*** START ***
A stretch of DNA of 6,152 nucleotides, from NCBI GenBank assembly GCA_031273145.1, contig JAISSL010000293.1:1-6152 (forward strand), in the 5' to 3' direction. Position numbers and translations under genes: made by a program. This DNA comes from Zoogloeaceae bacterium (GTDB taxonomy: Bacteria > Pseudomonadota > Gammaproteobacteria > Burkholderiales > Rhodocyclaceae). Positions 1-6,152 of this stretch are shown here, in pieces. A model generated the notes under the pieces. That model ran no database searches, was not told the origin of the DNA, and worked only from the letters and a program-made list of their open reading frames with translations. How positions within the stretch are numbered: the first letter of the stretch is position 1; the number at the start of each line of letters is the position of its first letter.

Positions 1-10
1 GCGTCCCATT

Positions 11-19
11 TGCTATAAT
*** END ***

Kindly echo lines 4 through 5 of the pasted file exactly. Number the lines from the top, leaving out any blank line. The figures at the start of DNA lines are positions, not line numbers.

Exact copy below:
Positions 11-19
11 TGCTATAAT